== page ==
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Bergdahl lawyers want to ask potential jurors if they voted for Trump

In a July 7, 2016 file photo, Sgt. Bowe Bergdahl, right, arrives with his military lawyer, Lt. Col. Franklin Rosenblatt, for a legal hearing at the courtroom facility, on Fort Bragg, N.C.

ANDREW CRAFT/THE FAYETTEVILLE OBSERVER

By COREY DICKSTEIN | STARS AND STRIPES Published: June 21, 2017

FORT BRAGG, N.C. — Lawyers for Army Sgt. Bowe Bergdahl said Wednesday they want to ask prospective jurors in the soldier’s court-martial about their opinions on President Donald Trump to ensure their client receives a fair trial.

The questions, submitted in a private 41-question survey, seek to determine whether potential jurors would be influenced by the repeated, disparaging comments uttered by Trump on the campaign trail about the former Taliban captive, said Eugene Fidell, Bergdahl’s lead attorney, during a pretrial hearing at Fort Bragg in North Carolina. Bergdahl, 31, faces a court-martial in October on charges that he deserted his post in eastern Afghanistan in June 2009 and endangered his unit through misbehavior.

In addition to asking the potential jurors whether they are familiar with Trump’s comments, defense attorneys also seek to ask if they voted for Trump, one of 17 questions to which prosecutors objected.

“The principal issue has to do with ensuring we are able to identify people who have been nominated to be on the court-martial panel — the jury — who are not in a position to render an impartial judgment,” Fidell said. “Key to that is the whole set of issues surrounding President Trump’s outrageous comments throughout the course of his successful campaign for the White House.”

Trump made more than 60 negative references to Bergdahl during public campaign rallies and speeches between June 2014 and August 2016, calling him “a dirty, rotten traitor” and opining he should be executed or sent back to his captors. As president, Trump has not made public mention of Bergdahl and the White House has declined to comment on his past statements.

The judge overseeing the case, Army Col. Jeffery R. Nance, called Trump’s statements “disturbing” and potentially “problematic.” But in February, he declined to dismiss the case over them, instead granting defense attorneys great leeway to ask potential jurors questions about any potential influence the president’s comments might have on them.

However, prosecutors argued Wednesday that some of the proposed questions are too far-reaching or are irrelevant. Army Maj. Justin C. Oshana, one of the prosecutors, asked Nance not to include questions about personal politics and argued simply asking jurors if they had heard Trump’s comments went far enough for the initial questionnaire.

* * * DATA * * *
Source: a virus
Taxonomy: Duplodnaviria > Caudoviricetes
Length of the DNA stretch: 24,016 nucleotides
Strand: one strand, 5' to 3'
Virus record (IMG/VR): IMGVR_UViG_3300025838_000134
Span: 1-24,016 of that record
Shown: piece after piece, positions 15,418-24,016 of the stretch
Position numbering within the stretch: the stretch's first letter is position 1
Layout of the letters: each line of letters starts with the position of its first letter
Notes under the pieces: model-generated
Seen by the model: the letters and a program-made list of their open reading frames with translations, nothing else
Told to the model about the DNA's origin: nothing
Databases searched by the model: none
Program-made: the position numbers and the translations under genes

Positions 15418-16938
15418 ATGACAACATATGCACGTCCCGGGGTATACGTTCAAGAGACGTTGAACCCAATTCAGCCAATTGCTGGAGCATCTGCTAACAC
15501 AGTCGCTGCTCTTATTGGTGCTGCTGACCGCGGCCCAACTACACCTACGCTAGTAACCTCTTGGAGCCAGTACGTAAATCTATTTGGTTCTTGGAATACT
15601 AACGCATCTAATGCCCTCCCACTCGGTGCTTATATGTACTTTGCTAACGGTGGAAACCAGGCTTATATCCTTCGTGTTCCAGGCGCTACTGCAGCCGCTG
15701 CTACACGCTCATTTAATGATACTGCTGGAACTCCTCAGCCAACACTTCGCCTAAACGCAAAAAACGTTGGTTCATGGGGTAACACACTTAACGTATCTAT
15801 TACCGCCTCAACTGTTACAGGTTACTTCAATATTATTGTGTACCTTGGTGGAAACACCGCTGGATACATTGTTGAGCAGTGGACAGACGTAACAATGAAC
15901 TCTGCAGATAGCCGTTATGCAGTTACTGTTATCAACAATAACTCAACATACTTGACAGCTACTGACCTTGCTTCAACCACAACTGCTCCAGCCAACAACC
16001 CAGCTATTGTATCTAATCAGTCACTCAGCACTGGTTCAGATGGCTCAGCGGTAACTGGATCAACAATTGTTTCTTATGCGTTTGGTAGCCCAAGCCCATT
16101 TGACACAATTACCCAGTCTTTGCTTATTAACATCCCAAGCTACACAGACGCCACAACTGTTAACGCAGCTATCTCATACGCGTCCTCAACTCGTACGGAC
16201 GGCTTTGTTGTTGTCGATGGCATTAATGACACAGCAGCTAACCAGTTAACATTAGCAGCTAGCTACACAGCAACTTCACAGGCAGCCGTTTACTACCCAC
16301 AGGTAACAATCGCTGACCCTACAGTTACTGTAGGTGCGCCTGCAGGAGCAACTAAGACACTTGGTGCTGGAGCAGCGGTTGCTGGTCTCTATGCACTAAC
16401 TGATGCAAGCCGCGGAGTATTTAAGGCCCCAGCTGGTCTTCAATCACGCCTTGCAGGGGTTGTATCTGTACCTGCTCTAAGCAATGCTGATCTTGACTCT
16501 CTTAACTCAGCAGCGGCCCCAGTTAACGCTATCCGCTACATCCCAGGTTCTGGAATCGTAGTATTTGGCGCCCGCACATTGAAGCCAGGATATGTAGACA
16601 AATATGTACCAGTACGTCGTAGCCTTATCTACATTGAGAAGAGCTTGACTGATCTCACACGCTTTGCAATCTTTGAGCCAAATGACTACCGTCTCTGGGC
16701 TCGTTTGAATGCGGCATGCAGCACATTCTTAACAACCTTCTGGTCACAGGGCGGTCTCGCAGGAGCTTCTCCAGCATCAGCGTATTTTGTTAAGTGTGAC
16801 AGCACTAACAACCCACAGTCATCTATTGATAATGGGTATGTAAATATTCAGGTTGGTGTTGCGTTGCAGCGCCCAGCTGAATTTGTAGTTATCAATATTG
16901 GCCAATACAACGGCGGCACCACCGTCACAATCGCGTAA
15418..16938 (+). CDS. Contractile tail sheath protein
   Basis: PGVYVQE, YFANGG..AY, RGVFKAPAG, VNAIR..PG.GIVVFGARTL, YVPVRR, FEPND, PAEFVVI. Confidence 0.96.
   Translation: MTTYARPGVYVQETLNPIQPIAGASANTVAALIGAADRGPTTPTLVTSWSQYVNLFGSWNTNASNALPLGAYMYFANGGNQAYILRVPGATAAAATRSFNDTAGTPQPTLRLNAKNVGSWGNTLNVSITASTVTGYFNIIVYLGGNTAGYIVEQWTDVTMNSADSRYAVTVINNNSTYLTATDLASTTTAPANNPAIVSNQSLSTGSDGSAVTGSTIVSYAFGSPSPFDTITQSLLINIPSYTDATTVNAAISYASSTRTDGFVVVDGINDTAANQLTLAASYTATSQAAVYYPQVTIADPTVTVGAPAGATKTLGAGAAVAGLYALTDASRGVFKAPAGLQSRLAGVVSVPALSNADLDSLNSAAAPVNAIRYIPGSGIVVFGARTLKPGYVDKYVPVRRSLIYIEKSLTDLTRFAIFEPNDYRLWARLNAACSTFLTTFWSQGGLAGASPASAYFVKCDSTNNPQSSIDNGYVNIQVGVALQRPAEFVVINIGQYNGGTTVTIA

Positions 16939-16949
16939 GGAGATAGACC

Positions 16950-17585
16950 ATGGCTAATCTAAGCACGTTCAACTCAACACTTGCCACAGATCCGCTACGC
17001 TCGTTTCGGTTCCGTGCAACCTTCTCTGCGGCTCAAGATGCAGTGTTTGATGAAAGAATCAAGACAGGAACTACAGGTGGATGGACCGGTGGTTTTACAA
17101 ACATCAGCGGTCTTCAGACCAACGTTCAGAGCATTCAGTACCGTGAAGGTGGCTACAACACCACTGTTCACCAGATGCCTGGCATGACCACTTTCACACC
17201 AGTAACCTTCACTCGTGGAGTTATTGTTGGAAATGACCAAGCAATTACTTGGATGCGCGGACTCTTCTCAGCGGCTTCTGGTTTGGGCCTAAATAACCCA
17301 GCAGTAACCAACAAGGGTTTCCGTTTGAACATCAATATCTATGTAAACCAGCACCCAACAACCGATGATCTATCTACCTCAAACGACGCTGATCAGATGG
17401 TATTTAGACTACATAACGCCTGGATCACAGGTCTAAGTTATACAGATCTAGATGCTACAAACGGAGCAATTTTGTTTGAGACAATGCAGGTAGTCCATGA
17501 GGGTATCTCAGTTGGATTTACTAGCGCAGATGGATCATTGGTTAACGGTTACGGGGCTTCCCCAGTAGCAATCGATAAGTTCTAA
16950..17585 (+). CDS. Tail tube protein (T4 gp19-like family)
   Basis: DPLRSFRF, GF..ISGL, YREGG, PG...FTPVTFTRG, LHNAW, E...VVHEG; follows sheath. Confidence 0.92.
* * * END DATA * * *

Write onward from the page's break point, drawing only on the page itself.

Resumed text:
“A person not aware of any of the comments made by Mr. Trump, but who voted for him, is not a prejudice issue,” Oshana said.

Bergdahl’s military attorney, Lt. Col. Franklin Rosenblatt, defended the questions, arguing “hard questions” must be asked to fully ensure “Bergdahl’s constitutional right to a fair trial.”

“This is a sticky, problematic thing we are in,” he said. “These are questions that we think have to be asked.”

Nance said he would decide which questions he would allow before the end of next week, when the questionnaires will be sent to the pool of prospective jurors.

“You are going to get to ask most of the [submitted] questions in written form,” Nance told Bergdahl’s defense team, though it was unclear whether he’d allow them to ask if they voted for Trump.

Nance will also consider whether to allow prosecutors to include evidence that two servicemembers were severely injured on missions to rescue Bergdahl before he is sentenced, should he be convicted.

On Wednesday, one of those former servicemembers, retired Navy Senior Chief Petty Officer Jimmy Hatch, testified he was on a quickly planned special operations mission to rescue Bergdahl in July 2009 when he was severely wounded by enemy fire.

Hatch was shot through the leg on the mission, leaving him permanently disabled and effectively ending his nearly 26-year military career.

“I thought I was going to bleed to death,” said Hatch, who wore a dark business suit and was joined in the courtroom by his service dog.

The former member of Naval Special Warfare Development Group, or SEAL Team Six, said the mission, planned in about 90 minutes, was among the most dangerous that he had undertaken in his career.

“Hostage rescue is quite a bit more dangerous than kill or capture [missions],” Hatch said. “You have to be faster. The enemy holds all the cards.”

Hatch stared at Bergdahl as he limped out of the courtroom after testifying.

Nance said Hatch would likely be called to testify further about the mission and the injuries he sustained, perhaps when Bergdahl returns to court for another pretrial hearing on July 27.

The judge has barred prosecutors from presenting evidence of injuries during the trial, because they could unfairly influence jurors to convict Bergdahl, who is not charged with causing injuries.

The Army charged Bergdahl with “misbehavior before the enemy by endangering the safety of a command, unit or place” and “desertion with intent to shirk important or hazardous duty” in March 2015.

He has yet to enter a plea to the charges.

Bergdahl’s attorneys are seeking the dismissal of the more serious misbehavior charge, which carries a potential life-in-prison sentence. Nance declined to rule on that issue Wednesday.

Bergdahl remains on active duty in a clerical job at Joint Base San Antonio in Texas and has not been held in pretrial confinement.

dickstein.corey@stripes.com
Twitter: @CDicksteinDC 

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